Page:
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Cruelty Victims Receiving Proper Care
One big grant makes a huge difference

American Humane’s Second Chance Fund has awarded a $20,000 grant to a shelter in Georgia. The Dublin-Laurens County Humane Society is caring for 71 animals that were among the 300 neglected dogs and cats seized from an inhumane situation in a neighboring state.

 
A place calling itself an animal refuge in southern Mississippi had hundreds of animals confined in overcrowded crates lacking proper food, water or medical care and without protection from the elements. A new volunteer reported the conditions, which resulted in an investigation by the local sheriff’s department. The owner of the facility was charged with multiple counts of animal cruelty and the animals were taken to a local shelter. Some animals stayed at that shelter for treatment and to be adopted while others were transported to shelters in other states.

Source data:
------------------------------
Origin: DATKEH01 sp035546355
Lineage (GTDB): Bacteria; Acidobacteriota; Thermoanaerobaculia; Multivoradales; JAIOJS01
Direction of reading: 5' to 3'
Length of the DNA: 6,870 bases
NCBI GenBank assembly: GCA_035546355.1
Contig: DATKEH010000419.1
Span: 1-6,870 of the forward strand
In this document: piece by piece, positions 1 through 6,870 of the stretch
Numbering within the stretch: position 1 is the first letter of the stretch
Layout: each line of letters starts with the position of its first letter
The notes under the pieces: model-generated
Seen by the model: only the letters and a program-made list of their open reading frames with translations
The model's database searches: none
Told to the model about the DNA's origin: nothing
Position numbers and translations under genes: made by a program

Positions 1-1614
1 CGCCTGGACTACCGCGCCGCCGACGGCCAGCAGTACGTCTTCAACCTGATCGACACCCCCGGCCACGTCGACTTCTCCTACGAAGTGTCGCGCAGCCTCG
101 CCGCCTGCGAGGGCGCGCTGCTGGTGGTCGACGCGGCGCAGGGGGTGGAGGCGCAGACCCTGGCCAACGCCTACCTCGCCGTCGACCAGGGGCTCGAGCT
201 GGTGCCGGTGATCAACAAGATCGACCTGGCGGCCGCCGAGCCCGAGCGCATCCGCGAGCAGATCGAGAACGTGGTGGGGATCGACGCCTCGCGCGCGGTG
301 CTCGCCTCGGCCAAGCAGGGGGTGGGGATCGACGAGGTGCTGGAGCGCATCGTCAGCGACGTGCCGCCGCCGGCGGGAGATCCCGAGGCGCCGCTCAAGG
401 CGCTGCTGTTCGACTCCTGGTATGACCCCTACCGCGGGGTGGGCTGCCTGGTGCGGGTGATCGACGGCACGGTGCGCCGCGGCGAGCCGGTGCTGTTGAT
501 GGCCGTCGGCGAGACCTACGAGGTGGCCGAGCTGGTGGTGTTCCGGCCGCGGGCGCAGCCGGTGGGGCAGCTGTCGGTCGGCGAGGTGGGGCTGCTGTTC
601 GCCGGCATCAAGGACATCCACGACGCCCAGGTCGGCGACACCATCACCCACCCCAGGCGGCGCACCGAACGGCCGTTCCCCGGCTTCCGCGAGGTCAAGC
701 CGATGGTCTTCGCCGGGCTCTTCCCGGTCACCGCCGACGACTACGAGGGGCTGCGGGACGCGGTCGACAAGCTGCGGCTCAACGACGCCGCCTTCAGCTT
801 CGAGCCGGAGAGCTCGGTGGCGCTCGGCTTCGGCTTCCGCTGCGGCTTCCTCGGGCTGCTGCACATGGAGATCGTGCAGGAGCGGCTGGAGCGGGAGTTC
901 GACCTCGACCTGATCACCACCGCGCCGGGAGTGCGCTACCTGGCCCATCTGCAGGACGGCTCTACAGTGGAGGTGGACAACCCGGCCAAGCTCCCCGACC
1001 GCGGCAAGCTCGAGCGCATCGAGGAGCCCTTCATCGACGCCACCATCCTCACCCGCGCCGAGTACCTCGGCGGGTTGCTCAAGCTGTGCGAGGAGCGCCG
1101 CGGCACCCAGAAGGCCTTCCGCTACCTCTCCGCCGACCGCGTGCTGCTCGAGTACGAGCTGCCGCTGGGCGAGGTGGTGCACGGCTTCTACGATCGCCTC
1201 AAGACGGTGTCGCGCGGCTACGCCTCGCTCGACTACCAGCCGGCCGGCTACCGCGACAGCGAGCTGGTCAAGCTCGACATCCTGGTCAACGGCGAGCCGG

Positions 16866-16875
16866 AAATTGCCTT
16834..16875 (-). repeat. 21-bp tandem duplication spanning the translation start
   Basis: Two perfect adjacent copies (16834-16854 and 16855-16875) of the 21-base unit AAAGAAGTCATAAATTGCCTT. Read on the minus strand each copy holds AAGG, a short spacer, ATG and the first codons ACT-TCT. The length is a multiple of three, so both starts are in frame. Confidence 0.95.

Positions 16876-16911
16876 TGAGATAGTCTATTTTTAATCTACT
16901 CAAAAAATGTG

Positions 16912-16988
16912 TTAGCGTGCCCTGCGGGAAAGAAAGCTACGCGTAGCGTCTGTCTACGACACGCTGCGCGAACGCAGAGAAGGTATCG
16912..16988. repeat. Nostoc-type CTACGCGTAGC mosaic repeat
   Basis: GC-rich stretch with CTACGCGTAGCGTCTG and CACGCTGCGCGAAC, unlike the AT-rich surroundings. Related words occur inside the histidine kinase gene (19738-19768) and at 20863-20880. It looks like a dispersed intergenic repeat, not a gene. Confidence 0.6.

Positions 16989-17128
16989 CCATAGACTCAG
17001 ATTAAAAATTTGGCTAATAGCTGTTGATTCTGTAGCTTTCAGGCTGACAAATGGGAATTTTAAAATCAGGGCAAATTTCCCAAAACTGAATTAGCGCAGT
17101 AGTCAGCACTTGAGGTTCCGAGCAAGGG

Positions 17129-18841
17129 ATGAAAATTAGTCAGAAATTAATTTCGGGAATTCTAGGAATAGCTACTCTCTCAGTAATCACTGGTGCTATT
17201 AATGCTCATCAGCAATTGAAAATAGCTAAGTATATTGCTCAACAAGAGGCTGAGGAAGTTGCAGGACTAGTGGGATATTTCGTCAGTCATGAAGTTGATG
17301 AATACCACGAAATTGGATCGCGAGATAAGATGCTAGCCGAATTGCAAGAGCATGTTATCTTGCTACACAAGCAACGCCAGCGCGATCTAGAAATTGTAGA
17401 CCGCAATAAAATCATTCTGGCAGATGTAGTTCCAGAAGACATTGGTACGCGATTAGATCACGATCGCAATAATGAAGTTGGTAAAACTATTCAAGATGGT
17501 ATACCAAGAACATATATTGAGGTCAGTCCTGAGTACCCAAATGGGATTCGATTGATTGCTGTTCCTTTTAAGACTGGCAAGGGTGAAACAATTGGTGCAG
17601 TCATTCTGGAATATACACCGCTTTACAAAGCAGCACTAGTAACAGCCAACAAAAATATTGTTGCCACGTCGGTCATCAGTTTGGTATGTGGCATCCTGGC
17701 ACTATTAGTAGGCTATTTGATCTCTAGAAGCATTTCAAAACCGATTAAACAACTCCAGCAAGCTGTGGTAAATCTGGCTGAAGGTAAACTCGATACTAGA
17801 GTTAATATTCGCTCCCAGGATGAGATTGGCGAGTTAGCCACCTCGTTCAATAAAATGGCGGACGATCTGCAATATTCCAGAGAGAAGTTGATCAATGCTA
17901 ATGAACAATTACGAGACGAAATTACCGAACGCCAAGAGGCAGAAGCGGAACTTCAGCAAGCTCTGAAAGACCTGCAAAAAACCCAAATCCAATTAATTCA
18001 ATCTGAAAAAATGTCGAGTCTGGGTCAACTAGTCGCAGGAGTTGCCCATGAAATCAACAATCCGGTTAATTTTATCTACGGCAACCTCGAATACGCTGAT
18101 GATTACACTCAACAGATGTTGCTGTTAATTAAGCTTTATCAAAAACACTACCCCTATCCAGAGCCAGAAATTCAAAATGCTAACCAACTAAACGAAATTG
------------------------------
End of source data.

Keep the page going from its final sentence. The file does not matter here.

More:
Taking care of a large number of animals that have been removed from an inhumane, neglectful or abusive situation costs money. The love and caring of volunteers is invaluable, but it still costs money for food, medicine, medical care, and supplies of all kinds. Grants of this magnitude are not common, but for cases of large numbers of animals with high needs, thousands of dollars can make the difference between being able to give the animals proper care and not being able to do so.

 

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Karen B. London, PhD, is a Bark columnist and a Certified Applied Animal Behaviorist specializing in the evaluation and treatment of serious behavior problems in the domestic dog.

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